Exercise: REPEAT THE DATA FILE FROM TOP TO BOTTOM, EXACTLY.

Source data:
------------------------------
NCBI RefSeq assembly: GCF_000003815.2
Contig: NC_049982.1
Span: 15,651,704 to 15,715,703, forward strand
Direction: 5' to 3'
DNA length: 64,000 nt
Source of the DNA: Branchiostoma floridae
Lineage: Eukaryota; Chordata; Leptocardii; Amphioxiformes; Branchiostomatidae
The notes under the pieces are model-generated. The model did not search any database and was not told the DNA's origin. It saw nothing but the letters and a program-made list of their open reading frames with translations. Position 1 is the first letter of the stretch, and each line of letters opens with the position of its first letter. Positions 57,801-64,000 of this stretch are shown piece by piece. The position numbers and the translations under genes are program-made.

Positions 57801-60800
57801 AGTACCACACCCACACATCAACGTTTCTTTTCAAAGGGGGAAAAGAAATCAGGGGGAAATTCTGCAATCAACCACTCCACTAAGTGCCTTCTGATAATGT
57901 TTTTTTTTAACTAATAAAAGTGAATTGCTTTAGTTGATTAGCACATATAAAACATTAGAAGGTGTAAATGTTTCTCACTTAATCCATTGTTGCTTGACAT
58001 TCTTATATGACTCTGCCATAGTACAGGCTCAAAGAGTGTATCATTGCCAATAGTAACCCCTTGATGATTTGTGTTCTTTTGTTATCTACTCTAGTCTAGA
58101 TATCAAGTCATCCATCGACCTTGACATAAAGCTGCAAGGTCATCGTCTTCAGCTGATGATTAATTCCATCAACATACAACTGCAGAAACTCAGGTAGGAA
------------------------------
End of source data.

NCBI RefSeq assembly: GCF_000003815.2
Contig: NC_049982.1
Span: 15,651,704 to 15,715,703, forward strand
Direction: 5' to 3'
DNA length: 64,000 nt
Source of the DNA: Branchiostoma floridae
Lineage: Eukaryota; Chordata; Leptocardii; Amphioxiformes; Branchiostomatidae
The notes under the pieces are model-generated. The model did not search any database and was not told the DNA's origin. It saw nothing but the letters and a program-made list of their open reading frames with translations. Position 1 is the first letter of the stretch, and each line of letters opens with the position of its first letter. Positions 57,801-64,000 of this stretch are shown piece by piece. The position numbers and the translations under genes are program-made.

Positions 57801-60800
57801 AGTACCACACCCACACATCAACGTTTCTTTTCAAAGGGGGAAAAGAAATCAGGGGGAAATTCTGCAATCAACCACTCCACTAAGTGCCTTCTGATAATGT
57901 TTTTTTTTAACTAATAAAAGTGAATTGCTTTAGTTGATTAGCACATATAAAACATTAGAAGGTGTAAATGTTTCTCACTTAATCCATTGTTGCTTGACAT
58001 TCTTATATGACTCTGCCATAGTACAGGCTCAAAGAGTGTATCATTGCCAATAGTAACCCCTTGATGATTTGTGTTCTTTTGTTATCTACTCTAGTCTAGA
58101 TATCAAGTCATCCATCGACCTTGACATAAAGCTGCAAGGTCATCGTCTTCAGCTGATGATTAATTCCATCAACATACAACTGCAGAAACTCAGGTAGGAA